personnel relation, and the general managerial tone of schools in order
to address the questions of teaching? Is this something beyond
universities' capacity or are there leadership roles or consultation roles
which universities and colleges can take?
Since you wear both hats, that sounds like a
good question for you.
I think there are roles, but there
also are limits. Perhaps one of the most important changes in the research
and development area or in the several attempts at trying to make schools
more effective has been the concentration lately on the school building.
There was in the past, a system-wide, district-wide focus. But now much
more, there is a concentration on each school building and the management
of the instructional program in that building. What has come from that is
the role of the principal as principal-teacher, which is what the term
came from in the first instance. And I think that if you are talking about
how to develop the managerial structure, the administrative arrangements
which provide the support that is absolutely necessary for the teacher to
perform effectively, we know much better now that we ought to be focusing
on the individual buildings. There's a lot of activities that are underway
now where colleges and universities and I'm not just talking about schools
of education; I'm talking about business schools; I'm talking about those
schools that are interested in administrative practice are zeroing in on
assisting that part of the management process.
Donald J. Stedman:
Donald Stedman from the University of
North Carolina. One of the things that this conference has done, I think,
and which partnership development will continue to do, is to help in the
retention of the best teachers who are currently in the public school
system. We did a study in North Carolina which showed that the top
quartile of NTE score teachers were first to drop out of the profession.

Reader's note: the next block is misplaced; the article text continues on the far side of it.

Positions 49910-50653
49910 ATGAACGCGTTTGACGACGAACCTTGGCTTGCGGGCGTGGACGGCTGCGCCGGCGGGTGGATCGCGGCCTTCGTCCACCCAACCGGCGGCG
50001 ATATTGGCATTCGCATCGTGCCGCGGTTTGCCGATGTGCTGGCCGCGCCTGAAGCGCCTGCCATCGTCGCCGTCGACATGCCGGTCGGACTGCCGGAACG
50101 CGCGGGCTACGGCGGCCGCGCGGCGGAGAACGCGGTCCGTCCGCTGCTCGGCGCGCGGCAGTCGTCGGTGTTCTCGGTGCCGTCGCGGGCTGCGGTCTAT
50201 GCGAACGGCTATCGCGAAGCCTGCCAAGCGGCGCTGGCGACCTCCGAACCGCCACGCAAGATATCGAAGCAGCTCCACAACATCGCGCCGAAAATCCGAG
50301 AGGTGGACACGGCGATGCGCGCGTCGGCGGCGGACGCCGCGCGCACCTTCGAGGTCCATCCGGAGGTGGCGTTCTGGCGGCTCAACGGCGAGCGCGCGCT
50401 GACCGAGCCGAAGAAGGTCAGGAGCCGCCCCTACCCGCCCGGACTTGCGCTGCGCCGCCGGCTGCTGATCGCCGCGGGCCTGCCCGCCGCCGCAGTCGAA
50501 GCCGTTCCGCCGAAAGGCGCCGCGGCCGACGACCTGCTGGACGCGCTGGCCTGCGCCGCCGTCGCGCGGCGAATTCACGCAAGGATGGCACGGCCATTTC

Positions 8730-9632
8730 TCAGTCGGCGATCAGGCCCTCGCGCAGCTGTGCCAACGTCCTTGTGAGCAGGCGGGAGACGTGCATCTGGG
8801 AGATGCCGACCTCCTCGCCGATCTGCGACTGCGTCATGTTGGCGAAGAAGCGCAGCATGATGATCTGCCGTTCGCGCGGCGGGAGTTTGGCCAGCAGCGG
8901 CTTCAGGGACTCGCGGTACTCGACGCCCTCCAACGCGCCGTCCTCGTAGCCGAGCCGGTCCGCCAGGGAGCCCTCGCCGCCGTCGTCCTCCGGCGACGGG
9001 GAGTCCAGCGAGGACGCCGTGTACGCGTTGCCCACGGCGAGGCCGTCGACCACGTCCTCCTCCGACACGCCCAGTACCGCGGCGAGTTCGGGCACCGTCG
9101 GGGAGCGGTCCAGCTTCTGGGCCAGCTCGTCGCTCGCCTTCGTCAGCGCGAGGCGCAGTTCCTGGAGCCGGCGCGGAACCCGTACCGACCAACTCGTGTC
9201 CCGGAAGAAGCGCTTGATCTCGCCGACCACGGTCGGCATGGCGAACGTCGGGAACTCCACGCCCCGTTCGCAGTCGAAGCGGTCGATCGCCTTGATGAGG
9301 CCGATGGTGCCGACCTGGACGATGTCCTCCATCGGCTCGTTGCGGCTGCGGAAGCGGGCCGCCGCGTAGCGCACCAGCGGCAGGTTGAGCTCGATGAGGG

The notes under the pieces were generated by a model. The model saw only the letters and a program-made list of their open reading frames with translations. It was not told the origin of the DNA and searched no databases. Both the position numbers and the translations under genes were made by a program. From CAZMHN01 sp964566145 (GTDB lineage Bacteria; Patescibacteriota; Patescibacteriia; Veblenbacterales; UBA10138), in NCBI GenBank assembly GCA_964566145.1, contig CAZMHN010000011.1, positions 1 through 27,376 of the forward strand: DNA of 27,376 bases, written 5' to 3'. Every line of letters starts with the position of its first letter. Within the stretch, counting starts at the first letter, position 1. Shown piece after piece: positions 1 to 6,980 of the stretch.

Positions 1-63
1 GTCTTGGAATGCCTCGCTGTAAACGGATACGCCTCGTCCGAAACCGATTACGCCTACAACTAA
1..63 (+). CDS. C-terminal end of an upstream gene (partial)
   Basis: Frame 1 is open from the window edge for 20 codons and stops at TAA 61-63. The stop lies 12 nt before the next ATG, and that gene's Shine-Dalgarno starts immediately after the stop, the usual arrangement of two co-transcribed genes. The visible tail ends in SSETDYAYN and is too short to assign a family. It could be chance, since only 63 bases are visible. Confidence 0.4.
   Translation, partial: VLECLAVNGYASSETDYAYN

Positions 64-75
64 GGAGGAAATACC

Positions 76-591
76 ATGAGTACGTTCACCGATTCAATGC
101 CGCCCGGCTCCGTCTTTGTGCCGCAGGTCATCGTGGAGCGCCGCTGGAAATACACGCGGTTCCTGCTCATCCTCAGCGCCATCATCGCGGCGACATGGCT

To the extent that the NTE measures effectiveness or quality, then we're
losing our best teachers earliest. Unfortunately, Phil Donahue got to that
study before Robert MacNeil, so it got more of a hysterical than analytic
coverage. But, basically, the emphasis on partnership development I think
will serve to help retain the best teachers and involve them in the joint
projects that we talked about yesterday, and we'll be talking about in the
Barbara W. Newell:
Barbara Newell, University System of
Florida. Going back to Superintendent McKenzie's question, it does seem to
me that there is one important aspect of in-service training that has been
on our agenda, and that is the quickly changing subject matter of the
entire education system. If you're adding so substantially to human
knowledge, one of our real problems is how do we make sure that all within
the education system share, and it seems to me to be one of the major
parts of the New Haven projects one of the very real reasons for the
partnership, is to try to make sure that all teachers in the system have
an opportunity to know how fields are changing, what the expectations of
students are. think the subject matter in- service training is perhaps the
most significant part of the partnership. And as we put our emphasis on
subject matter it also seems to me what we're saying is that the
partnership has got to be far broader than Schools of Education. It has to
cover the entire university community, because we're talking about changes
in chemistry and physics, and other subject matter fields, and the full
faculties have got to be involved and feel they have a stake in the
primary and secondary schools, as well as the universities.
Do other people in the conference feel . . .
to respond to theI'm sorry, I've forgotten your name . . .
Superintendent McKenzie's point that the
models raised at this conference are substitutes for, or whatever you
like, ways of providing in-service training or further training, or leave
something to be desired there?
John B. Duff :
John Duff, Chancellor from Massachusetts. I
was interested in what Superintendent McKenzie said, because she's right
on the mark, that we have to deal with the teachers we have now. The
statistic that was used yesterday was maybe 85 or 90% of them will still
be teaching in the year 2000. So, we have to deal with the teachers who
are in the system now. But it's my opinion, after listening in detail to
the Yale project and the Michigan project and the Syracuse project, that